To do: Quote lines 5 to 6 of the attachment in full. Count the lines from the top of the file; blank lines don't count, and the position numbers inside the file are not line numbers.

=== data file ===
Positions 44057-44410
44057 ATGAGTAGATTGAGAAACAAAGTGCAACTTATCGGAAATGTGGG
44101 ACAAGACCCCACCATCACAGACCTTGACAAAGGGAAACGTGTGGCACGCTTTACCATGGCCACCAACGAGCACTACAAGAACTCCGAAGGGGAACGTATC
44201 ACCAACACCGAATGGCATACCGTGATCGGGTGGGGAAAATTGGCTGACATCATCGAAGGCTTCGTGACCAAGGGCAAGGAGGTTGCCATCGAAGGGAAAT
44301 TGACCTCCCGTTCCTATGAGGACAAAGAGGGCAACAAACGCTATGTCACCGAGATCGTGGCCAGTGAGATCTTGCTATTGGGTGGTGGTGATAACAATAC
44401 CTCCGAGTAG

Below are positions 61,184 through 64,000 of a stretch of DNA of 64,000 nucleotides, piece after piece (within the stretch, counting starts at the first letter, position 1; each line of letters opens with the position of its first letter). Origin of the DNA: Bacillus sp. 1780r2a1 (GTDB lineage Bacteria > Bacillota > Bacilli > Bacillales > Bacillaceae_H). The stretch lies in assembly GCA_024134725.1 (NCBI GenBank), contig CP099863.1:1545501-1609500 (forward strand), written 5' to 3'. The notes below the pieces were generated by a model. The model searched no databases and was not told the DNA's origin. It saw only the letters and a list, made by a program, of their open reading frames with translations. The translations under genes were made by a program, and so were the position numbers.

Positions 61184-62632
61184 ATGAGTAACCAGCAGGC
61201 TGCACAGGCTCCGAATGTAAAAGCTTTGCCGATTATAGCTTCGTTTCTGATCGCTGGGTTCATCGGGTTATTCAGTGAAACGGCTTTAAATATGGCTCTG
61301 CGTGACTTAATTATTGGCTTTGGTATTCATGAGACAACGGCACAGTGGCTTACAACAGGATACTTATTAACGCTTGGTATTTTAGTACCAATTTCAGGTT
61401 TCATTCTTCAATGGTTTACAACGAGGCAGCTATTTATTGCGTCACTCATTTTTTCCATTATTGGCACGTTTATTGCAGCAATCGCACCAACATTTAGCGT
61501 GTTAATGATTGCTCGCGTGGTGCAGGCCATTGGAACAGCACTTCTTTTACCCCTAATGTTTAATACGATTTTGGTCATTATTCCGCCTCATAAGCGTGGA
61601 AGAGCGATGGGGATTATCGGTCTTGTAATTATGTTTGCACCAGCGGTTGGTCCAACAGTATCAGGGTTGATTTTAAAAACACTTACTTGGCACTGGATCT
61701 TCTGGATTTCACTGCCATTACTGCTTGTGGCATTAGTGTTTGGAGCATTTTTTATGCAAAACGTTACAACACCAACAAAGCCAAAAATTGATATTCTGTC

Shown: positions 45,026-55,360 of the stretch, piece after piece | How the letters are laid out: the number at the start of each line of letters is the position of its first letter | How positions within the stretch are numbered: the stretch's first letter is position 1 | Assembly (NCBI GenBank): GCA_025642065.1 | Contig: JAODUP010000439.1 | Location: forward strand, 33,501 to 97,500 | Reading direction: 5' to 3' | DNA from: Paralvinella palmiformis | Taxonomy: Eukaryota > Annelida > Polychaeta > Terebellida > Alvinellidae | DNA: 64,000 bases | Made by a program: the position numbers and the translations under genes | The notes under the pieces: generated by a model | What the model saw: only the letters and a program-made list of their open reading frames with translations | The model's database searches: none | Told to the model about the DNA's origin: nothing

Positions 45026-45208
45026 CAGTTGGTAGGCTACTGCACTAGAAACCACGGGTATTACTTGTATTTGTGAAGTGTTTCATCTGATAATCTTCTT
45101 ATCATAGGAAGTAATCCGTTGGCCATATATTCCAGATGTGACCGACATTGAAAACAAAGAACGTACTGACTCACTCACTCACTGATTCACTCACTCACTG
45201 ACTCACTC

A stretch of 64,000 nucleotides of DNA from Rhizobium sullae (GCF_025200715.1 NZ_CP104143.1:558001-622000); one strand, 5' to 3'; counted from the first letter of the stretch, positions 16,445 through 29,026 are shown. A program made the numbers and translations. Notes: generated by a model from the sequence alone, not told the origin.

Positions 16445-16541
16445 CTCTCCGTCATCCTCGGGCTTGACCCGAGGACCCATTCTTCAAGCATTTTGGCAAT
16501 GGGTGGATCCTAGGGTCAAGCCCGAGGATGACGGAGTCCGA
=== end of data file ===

44301 TGACCTCCCGTTCCTATGAGGACAAAGAGGGCAACAAACGCTATGTCACCGAGATCGTGGCCAGTGAGATCTTGCTATTGGGTGGTGGTGATAACAATAC
44401 CTCCGAGTAG